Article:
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Leatherjackets – forewarned is forearmed so testing is crucial

5 March 2018

Leatherjackets, the grubs of the crane fly or “daddy-long-legs” can decimate spring arable crops and seriously affect the productivity of grassland. The loss of chlorpyrifos for control means that avoiding seriously infested field or adding additional cultivations are the only practical means of reducing damage and yield loss. Testing fields well enough in advance to change spring field management decisions is more important than ever.

The tell-tale leatherjacket grubs in a poorly performing field of spring barley.

The risk to spring sown crops applies throughout Scotland, while the risk of yield loss and damage to grassland is particularly high in the west. In SRUC survey data, levels have been creeping up over the decades, even before the removal of chlorpyrifos, and population peaks in the last 15 years exceed peaks seen between the mid-1970s and late 1990s. High populations are also more common now with almost half of recent seasons being regarded as high risk.

Assessing grub levels in grassland or grassland planned for spring cropping between November and February allows the scale of the infestation to be judged before the grubs are large enough to do lot of damage. Numbers below 0.6 million grubs/ha should not be damaging to spring crops following grass so no further action is needed. Levels above this represent a risk of damage to spring crops and so early testing before grass is ploughed up allows for additional cultivations of the soil which will kill a greater proportion of the grubs. This clearly adds to the expense of the operations, but will reduce the risk of damage to spring crops unless the initial grub population was very high. For very high levels of infestation the decision might well be to select another lower risk field for spring cropping and avoid the expense of establishing what will probably be a very low yielding crop.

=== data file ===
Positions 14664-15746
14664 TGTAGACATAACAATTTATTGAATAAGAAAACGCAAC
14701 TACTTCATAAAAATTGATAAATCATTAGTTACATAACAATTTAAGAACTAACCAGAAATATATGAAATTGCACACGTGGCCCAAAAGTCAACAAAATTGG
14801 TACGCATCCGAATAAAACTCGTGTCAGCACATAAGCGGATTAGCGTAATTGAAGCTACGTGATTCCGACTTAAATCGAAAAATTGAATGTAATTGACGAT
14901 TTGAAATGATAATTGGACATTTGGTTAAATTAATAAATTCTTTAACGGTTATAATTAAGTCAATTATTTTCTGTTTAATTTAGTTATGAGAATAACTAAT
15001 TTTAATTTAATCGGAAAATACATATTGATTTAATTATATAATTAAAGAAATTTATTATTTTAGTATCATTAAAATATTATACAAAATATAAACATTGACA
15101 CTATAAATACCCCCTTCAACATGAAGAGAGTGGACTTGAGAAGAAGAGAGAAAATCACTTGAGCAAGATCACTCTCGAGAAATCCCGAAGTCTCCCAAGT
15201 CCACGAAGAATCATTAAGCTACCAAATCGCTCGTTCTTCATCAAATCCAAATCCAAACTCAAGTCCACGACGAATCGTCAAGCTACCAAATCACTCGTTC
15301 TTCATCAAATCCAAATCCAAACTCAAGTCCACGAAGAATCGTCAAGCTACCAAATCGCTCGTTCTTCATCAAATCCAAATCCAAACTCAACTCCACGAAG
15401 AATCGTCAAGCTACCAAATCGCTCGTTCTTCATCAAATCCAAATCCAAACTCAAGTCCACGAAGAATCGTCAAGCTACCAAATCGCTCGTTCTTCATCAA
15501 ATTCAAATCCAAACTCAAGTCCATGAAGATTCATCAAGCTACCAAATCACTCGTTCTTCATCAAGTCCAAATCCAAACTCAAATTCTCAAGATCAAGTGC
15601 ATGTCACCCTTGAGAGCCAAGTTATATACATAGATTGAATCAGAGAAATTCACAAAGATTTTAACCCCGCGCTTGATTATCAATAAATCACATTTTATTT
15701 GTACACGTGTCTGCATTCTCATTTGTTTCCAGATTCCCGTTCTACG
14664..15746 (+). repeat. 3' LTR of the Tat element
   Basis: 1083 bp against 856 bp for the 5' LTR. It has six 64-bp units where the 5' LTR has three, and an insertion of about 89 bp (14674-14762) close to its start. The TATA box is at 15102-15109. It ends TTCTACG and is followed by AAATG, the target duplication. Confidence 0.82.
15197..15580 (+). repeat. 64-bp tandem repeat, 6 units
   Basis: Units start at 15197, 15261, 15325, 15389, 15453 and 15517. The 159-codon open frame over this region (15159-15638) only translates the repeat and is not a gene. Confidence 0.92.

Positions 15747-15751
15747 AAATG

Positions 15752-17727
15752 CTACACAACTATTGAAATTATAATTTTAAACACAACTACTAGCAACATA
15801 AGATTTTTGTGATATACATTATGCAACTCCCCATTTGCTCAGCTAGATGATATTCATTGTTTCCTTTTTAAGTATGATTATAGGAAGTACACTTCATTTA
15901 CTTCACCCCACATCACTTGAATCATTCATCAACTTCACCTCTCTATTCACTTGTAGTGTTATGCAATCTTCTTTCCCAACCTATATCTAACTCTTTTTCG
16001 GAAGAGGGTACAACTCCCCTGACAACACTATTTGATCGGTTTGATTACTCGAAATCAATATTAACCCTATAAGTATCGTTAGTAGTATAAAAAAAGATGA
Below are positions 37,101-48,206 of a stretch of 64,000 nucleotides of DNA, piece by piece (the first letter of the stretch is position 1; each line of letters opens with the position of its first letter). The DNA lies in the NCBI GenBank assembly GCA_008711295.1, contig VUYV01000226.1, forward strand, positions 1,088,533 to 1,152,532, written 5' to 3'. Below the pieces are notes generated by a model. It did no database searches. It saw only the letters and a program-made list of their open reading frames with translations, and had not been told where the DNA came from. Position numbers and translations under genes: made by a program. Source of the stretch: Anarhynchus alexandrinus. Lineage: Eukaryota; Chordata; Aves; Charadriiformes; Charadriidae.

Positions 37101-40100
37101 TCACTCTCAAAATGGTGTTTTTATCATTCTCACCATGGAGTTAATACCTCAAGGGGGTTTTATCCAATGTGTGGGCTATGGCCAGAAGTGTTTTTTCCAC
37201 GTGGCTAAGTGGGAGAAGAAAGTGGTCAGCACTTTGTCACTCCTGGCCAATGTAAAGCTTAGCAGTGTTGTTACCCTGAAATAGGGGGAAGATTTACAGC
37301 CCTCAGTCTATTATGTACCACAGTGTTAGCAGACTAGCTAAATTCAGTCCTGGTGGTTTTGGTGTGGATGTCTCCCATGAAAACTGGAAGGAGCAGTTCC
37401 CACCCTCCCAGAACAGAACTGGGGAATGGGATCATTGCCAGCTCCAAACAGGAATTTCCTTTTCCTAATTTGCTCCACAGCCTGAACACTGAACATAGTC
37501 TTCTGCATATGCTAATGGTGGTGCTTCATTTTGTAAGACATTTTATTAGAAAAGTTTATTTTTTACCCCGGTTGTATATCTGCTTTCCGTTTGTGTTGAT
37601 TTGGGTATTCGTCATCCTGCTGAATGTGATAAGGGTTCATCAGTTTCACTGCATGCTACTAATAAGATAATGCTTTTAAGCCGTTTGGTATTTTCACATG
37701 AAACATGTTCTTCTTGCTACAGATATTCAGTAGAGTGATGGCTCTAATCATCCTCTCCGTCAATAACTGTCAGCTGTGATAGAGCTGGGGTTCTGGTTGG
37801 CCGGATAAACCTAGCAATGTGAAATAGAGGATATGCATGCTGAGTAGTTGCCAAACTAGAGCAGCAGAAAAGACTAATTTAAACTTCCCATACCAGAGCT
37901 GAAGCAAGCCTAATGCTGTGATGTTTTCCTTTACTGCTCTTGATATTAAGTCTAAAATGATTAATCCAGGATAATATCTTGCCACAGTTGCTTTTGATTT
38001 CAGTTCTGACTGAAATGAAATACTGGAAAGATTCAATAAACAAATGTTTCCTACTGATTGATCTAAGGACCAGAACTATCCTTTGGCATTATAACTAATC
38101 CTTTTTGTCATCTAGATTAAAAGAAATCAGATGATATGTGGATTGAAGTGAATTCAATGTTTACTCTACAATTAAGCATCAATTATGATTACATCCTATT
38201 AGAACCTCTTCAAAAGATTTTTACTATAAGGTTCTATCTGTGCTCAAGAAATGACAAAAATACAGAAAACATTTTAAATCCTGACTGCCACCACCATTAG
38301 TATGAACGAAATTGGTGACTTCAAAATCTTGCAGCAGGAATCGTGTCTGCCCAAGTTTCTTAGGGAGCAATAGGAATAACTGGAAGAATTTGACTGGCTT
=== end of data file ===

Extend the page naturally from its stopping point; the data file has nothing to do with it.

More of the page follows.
It is also useful to test grass remaining as grass. At the lower end of the scale (grub numbers between 1.0 and 2.0 million per hectare) then the grass may be able to grow away from damage. But at higher grub levels the productivity of the grass will be much reduced and there is little that can be done. Rolling affected fields when the grubs are small may help limit grub movement until such time as the grass can grow away from the damage but any possible short-term benefit from that would have to be balanced against the likely soil compaction issues that would arise from rolling fields in mid-winter. An alternative approach is to accept that grass yields will be lower in such affected fields and to concentrate the necessary forage and fodder production for the farm on alternative fields for the year.

Patches of almost bare soil in a badly affected field where leatherjacket numbers were very high.

SRUC Auchincruive’s annual survey of leatherjacket densities is currently in progress. It is part supported from the Scottish Government’s Monitoring and Reporting to Aid Adaptation to Climate Change  programme which keeps the cost for each field down.  If you want grassland fields surveyed then get in touch directly with Billy Harrison ( as soon as possible to ensure you can take advantage of the reduced rate before the end of the survey.

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